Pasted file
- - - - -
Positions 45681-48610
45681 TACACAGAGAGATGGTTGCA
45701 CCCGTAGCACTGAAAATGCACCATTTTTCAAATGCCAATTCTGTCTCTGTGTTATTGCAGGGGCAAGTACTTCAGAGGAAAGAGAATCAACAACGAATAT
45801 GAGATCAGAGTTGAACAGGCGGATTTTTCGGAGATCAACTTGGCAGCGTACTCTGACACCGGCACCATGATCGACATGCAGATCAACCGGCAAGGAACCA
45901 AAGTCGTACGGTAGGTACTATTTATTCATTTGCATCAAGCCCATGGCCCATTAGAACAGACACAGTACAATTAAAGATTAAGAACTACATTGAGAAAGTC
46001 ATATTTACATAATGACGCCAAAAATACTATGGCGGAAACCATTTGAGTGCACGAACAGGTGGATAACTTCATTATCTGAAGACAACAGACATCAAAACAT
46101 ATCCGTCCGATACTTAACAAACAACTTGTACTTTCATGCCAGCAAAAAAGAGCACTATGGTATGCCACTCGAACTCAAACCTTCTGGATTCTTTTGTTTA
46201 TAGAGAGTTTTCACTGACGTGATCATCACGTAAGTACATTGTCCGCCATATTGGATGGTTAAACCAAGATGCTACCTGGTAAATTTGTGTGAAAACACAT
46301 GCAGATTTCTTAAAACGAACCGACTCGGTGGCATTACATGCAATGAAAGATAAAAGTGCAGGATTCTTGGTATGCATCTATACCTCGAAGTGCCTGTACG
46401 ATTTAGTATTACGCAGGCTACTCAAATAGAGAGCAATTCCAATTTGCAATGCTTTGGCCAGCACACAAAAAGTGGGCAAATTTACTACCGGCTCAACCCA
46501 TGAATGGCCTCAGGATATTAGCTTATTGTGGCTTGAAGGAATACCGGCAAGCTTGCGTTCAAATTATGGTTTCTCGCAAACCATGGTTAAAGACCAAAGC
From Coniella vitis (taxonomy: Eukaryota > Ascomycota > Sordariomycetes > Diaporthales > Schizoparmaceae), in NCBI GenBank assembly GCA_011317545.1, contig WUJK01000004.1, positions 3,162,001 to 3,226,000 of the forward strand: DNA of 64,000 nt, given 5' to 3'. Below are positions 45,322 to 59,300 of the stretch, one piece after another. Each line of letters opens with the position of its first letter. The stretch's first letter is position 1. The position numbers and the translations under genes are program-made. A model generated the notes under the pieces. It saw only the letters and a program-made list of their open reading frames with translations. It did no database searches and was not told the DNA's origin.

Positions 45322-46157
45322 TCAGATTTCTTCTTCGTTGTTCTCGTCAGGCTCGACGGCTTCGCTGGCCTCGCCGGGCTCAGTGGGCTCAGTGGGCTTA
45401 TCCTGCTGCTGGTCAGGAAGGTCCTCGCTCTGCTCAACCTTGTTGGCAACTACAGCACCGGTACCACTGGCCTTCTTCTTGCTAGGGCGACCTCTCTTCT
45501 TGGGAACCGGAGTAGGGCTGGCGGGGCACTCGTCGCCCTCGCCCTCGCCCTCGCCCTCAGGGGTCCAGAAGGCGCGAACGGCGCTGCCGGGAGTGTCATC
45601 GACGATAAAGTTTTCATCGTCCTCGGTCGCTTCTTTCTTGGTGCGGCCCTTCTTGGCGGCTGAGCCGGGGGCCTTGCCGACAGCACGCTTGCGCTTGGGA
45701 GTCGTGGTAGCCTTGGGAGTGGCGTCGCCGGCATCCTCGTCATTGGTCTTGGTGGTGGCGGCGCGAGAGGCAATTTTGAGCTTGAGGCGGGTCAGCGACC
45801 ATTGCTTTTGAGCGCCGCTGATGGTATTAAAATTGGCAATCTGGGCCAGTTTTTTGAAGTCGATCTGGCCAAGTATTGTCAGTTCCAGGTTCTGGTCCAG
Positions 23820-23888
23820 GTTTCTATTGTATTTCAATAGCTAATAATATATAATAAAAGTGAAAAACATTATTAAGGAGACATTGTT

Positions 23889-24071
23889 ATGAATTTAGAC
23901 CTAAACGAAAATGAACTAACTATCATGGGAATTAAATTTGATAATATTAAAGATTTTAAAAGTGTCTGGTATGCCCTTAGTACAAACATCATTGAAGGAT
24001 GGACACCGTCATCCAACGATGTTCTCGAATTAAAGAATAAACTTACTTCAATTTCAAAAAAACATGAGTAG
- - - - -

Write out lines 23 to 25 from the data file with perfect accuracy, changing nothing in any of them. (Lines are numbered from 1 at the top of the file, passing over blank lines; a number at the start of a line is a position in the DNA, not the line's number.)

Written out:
23889 ATGAATTTAGAC
23901 CTAAACGAAAATGAACTAACTATCATGGGAATTAAATTTGATAATATTAAAGATTTTAAAAGTGTCTGGTATGCCCTTAGTACAAACATCATTGAAGGAT
24001 GGACACCGTCATCCAACGATGTTCTCGAATTAAAGAATAAACTTACTTCAATTTCAAAAAAACATGAGTAG